Rusty Labuschagne is a Freedom Warrior speaker on the professional circuit. One is immediately struck by his sincerity and humility as he delivers a dramatic account of his transformational experience. Rusty has been through a trauma few have experienced. In 2003, the successful Zimbabwean businessman, who ran a safari outfit, flew his own aircraft, and had a fishing resort on Lake Kariba, was framed by a poacher, the police, and the courts, and wrongfully convicted of drowning a poacher.
He talks and writes about being subjected to conditions most people would find unbearable, having to draw on his inner resources and strengths to endure the unimaginable. In the process, he developed not only a life-saving resilience but also empathy and a keen desire to help his fellow inmates. His faith in God, positive mental attitude, leadership qualities, and lessons in forgiveness, gratitude, and humility bring a personal, transformative, and authentic message of hope and freedom.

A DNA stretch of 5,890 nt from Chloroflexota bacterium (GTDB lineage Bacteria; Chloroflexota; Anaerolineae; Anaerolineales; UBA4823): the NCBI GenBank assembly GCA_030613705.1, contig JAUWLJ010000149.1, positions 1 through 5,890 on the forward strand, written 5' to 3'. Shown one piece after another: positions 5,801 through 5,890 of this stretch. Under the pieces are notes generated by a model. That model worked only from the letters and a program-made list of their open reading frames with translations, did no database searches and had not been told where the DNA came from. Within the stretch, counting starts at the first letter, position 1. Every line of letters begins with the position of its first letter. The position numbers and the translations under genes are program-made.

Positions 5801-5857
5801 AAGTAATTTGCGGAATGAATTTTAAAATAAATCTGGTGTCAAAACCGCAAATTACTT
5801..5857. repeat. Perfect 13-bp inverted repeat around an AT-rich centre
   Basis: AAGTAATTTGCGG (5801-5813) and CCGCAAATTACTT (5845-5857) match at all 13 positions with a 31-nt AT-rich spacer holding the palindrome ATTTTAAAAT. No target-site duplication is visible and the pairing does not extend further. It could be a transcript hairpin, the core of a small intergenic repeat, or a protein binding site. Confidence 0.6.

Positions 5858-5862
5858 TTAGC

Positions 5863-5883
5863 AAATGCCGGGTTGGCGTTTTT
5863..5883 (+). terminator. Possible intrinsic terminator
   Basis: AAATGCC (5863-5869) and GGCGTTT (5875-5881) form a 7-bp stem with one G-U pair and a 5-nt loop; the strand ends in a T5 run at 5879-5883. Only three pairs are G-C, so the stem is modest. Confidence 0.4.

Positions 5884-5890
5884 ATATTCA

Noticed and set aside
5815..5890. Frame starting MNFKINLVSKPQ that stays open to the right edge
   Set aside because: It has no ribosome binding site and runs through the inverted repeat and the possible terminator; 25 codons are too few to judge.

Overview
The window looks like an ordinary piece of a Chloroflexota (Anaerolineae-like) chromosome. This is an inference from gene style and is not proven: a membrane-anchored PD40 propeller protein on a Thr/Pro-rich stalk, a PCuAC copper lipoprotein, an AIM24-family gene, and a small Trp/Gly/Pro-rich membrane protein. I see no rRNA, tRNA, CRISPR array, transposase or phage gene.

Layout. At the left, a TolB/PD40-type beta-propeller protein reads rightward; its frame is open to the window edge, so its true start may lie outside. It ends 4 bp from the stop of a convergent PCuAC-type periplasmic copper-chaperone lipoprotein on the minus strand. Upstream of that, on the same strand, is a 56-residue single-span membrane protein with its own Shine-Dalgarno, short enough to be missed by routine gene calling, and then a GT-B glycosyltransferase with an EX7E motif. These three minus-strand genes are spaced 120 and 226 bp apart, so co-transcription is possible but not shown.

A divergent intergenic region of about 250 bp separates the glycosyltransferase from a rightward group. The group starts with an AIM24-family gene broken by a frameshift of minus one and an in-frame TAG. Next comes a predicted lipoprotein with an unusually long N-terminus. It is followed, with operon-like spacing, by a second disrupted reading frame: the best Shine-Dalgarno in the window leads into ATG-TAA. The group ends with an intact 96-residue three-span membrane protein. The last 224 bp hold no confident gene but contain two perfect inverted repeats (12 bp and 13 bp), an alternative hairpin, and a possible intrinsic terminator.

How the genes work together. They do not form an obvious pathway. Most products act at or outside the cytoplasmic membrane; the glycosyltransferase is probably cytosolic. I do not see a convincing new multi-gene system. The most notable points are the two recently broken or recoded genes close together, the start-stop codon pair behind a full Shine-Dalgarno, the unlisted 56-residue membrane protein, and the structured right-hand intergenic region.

In his book and to audiences, Rusty’s message is that everyone is faced with challenges, but it is who you are and the depth of your determination that will get you through life’s darkest moments. He shows how one can harness one’s inner strength and let go of what one cannot control. His talks have a broad audience appeal, from leadership lessons for CEOs and managers to inspiration and staff members’ motivation. They will all feel an impact.
Against police evidence, without a body and on presumptions, Rusty was convicted of drowning a fish poacher during Mugabe’s rule. He served 10 years in Zimbabwe’s prisons, including the notorious Chikurubi Maximum Security Prison, where he suffered through the Zim dollar crash, with food shortages, no running water, and people dying around him daily.